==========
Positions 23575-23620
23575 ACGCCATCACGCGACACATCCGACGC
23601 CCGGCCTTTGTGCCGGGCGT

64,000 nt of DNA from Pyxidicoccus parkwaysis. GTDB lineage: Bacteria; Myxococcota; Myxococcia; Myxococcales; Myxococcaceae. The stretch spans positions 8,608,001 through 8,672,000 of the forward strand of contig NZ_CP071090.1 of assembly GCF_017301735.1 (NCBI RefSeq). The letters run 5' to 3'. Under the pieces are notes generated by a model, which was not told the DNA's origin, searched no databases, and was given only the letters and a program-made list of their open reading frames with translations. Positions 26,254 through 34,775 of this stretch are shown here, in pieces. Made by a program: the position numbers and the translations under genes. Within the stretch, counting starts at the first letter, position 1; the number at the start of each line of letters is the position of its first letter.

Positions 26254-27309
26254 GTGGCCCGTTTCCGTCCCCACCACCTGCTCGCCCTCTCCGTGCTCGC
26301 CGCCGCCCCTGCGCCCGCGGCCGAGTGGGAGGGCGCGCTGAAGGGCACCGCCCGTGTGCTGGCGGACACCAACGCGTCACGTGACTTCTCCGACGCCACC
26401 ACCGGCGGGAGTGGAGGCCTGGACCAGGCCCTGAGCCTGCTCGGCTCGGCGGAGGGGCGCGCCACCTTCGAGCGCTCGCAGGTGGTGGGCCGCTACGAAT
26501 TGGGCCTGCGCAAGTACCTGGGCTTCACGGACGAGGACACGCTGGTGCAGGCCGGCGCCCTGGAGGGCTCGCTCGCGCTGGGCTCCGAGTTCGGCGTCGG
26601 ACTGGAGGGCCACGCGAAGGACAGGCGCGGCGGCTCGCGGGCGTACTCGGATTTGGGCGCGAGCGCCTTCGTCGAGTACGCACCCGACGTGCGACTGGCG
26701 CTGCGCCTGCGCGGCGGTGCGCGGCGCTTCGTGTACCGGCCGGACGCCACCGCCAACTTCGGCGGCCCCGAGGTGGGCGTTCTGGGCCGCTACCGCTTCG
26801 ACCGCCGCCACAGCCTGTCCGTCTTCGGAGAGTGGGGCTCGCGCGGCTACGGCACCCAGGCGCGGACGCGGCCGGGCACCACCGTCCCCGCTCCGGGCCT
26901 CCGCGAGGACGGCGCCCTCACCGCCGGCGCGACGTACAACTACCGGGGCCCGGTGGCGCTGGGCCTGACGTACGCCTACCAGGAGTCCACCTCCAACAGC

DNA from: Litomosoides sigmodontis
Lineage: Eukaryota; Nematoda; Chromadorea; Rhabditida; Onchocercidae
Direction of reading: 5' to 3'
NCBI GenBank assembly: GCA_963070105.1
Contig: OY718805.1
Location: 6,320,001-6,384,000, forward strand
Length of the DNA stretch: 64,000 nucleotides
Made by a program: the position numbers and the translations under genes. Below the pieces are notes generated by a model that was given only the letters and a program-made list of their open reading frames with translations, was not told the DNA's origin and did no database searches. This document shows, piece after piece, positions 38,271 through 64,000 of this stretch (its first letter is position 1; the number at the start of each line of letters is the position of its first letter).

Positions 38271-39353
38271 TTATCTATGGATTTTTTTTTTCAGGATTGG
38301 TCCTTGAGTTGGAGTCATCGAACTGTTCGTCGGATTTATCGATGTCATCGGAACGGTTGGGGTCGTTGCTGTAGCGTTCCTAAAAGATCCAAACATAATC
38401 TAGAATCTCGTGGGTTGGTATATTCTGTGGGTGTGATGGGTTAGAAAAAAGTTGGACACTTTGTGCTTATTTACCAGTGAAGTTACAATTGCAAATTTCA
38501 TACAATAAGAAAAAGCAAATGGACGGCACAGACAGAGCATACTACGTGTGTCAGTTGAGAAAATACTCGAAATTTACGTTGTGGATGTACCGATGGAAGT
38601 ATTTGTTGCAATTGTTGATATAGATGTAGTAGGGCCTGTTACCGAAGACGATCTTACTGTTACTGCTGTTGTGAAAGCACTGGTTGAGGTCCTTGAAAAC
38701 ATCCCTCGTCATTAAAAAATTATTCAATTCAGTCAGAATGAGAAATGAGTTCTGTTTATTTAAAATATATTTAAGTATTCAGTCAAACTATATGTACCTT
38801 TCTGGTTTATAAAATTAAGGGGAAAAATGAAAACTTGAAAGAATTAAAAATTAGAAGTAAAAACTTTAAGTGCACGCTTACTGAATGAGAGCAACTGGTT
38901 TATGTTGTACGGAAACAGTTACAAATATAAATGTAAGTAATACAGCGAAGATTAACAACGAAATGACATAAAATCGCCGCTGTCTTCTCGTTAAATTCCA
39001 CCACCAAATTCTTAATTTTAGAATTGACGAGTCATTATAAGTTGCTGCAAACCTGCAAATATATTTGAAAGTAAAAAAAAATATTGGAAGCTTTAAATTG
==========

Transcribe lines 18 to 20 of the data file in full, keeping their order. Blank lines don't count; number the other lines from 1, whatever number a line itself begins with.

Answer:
Contig: OY718805.1
Location: 6,320,001-6,384,000, forward strand
Length of the DNA stretch: 64,000 nucleotides